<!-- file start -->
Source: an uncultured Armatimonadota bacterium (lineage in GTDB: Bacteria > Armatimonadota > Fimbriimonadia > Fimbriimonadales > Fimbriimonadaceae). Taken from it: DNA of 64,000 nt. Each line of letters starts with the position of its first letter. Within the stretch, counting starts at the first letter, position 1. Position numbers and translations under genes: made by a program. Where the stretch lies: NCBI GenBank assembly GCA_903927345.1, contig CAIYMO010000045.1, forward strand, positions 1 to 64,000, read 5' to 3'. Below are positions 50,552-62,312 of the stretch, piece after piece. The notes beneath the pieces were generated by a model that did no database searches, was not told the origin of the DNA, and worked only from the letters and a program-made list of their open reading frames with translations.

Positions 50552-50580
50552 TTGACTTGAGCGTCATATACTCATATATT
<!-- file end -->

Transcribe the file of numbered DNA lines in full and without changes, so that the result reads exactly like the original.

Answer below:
Source: an uncultured Armatimonadota bacterium (lineage in GTDB: Bacteria > Armatimonadota > Fimbriimonadia > Fimbriimonadales > Fimbriimonadaceae). Taken from it: DNA of 64,000 nt. Each line of letters starts with the position of its first letter. Within the stretch, counting starts at the first letter, position 1. Position numbers and translations under genes: made by a program. Where the stretch lies: NCBI GenBank assembly GCA_903927345.1, contig CAIYMO010000045.1, forward strand, positions 1 to 64,000, read 5' to 3'. Below are positions 50,552-62,312 of the stretch, piece after piece. The notes beneath the pieces were generated by a model that did no database searches, was not told the origin of the DNA, and worked only from the letters and a program-made list of their open reading frames with translations.

Positions 50552-50580
50552 TTGACTTGAGCGTCATATACTCATATATT